If you can hear a sizzling noise from your gas-powered water heater, you may have a condensation problem. As the water heats and condensation is formed, it could be dripping down onto the burners, sizzling as it hits. This could indicate a leak within the heater.

How to Fix It

Check the immediate area around the unit to see if there are any obvious signs of water. However, this is probably a job for your plumber.

4. Restricted Water Flow

The valves of your water heater system are what controls the water flow. If the flow is limited, you might hear a significant noise.

Whistling, Squealing, Screaming or Singing

As the water tries to flow through a small opening, you might notice whistling, squealing, screaming, or screeching noises. Certain valves could be the source of this noise issue:

  • T&P relief valve: The temperature and pressure relief valve is also known as a safety valve. It allows the water to escape if the pressure becomes too high inside the tank. If you suspect this valve is causing the issue, cut the power to your heater and call a plumber.
  • Inlet valve: It could be that the inlet valve isn’t fully opened — this can greatly restrict the water flow. Check the valve and make sure it’s open all the way.
  • Valves and lines: If you’ve checked the above and still notice some sounds, try inspecting the water lines and outlet valve. Check the lines for any flaws or kinks — the outlet valve should also be fully opened.

5. Water Source

Popping

An anode rod is an important component of a water heater — it helps prevent rust. If your local water supply is alkaline it could be causing a few problems inside your tank.

There are two main types of anode rod: magnesium and aluminum.

A popping noise is common if your water heater contains an aluminum type rod and is exposed to high levels of alkalinity. It’s believed that this type of metal reacts with the pH level of the water, creating a noise.

How to Fix It

If the aluminum anode rod is the problem, replacing it with a magnesium alternative might be the best solution.

6. Water Hammer

Banging, Knocking, or Hammering

Loud noises such as banging, knocking, or hammering are usually caused when the water is abruptly shut off. As it has nowhere to go, this causes the water to flow backward in your system. The resulting sound is often referred to as a Water Hammer (2).

It can potentially cause a water pipe to burst, creating a major problem in your home. It can also cause problems with your water heater.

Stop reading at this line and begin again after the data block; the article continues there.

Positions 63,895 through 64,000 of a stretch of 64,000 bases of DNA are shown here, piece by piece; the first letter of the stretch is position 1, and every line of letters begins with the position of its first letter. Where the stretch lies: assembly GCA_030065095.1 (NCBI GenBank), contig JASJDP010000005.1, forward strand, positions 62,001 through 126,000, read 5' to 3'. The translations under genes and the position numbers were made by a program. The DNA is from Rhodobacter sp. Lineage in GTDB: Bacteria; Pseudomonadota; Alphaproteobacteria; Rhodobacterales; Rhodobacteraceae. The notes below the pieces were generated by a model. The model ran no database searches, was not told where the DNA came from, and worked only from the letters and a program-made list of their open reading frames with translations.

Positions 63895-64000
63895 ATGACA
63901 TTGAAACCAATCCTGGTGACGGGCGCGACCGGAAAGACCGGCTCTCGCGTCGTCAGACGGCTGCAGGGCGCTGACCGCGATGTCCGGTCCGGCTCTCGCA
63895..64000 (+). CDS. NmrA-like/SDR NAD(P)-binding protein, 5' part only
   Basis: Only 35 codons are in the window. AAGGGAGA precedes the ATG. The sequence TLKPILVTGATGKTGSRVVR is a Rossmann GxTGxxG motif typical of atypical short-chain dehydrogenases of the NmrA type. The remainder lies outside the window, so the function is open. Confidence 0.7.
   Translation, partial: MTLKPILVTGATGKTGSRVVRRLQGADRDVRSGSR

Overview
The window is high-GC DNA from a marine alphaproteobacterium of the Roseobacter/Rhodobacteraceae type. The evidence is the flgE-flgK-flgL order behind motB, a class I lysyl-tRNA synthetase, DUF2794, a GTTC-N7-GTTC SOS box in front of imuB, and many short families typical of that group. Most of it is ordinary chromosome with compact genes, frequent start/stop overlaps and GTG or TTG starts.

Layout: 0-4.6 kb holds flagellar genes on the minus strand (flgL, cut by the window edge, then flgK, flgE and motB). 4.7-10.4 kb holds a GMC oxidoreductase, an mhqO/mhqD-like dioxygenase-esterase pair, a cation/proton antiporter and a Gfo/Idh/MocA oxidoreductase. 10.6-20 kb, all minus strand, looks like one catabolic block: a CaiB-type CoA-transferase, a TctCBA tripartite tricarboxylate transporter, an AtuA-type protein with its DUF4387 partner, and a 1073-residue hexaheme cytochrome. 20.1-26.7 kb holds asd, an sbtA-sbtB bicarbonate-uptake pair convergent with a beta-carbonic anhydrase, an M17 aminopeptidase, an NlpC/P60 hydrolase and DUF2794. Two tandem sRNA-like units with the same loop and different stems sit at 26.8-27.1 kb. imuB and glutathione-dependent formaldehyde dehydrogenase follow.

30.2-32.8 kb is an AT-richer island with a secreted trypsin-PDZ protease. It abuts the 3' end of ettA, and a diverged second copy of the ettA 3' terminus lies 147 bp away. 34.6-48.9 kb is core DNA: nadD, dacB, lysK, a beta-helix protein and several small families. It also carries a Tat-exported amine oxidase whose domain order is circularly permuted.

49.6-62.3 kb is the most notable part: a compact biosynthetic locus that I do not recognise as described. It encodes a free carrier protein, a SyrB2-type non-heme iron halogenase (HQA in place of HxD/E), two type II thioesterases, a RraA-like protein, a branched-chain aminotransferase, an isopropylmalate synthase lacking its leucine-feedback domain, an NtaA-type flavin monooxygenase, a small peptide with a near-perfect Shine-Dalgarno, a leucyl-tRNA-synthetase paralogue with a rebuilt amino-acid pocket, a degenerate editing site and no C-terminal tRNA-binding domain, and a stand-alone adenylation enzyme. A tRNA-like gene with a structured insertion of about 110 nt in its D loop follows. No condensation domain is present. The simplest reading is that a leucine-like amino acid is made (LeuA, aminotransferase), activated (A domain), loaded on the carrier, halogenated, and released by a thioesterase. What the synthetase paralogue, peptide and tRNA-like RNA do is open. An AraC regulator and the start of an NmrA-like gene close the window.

Be Aware

Pressure could build. There may even be enough force to expand the tank shell. Damage to the flue tube and deformation of the tank are also possibilities.
How to Fix It

We recommend installing a water hammer arrestor (pressure reducing valve). This is a device designed to protect your plumbing, pipes, and tank by absorbing the shock created by the water hammer.

Tankless Water Heater Noise

Tankless water heaters aren’t known to create noises like tank models do. However, you may still hear pops or ticks or a sound like running water.

Clicking is common when the unit turns on and off. You might also hear other sounds if you live in a hard water area or if there is a buildup within the unit.

How to Fix It

Regular maintenance should help you stay on top of any unusual sounds.

FAQs

Why Is My Water Heater Making Noise?

Your water heater could be making noise for numerous reasons. It might be that your heater simply makes noise normally. If it has recently become louder and you’re concerned, it could be an issue with build-up of sediment in your hot water tank. This isn’t a major issue if addressed quickly, which can be easily achieved by flushing your system. It can also help to clean your anode rods, which struggle to work when affected by scale buildup.

How Do I Stop My Water Heater Making Noise?

This depends on what is causing the noise. The majority of noise from a tank water heater is caused by sediment buildup in the tank, which you can resolve by flushing the tank. Your anode rods, which are designed to draw sediment away from the rest of the tank, can become covered with scale. In this case, you will need to remove them and either clean them or replace them. Make sure the valves on the surrounding pipes are also open so water can flow freely.

Is a Noisy Water Heater Dangerous?

A water heater making noise is usually more annoying than dangerous, resulting from sediment in your hot water tank. However, if the tank becomes noisier and you ignore it, sediment can eventually build up so much that it prevents your heater from working properly. It could also be an issue with one of your valves not being fully opened, which can lead to pipes or your heater becoming damaged, so you should investigate this quickly.


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About the Author

Peter Gray

Peter has been a homeowner for 35+ years and has always done his own repair and improvement tasks. As a retired plumber, Peter now spends his time teaching others how they can fix leaks, replace faucets, and make home improvements on a budget.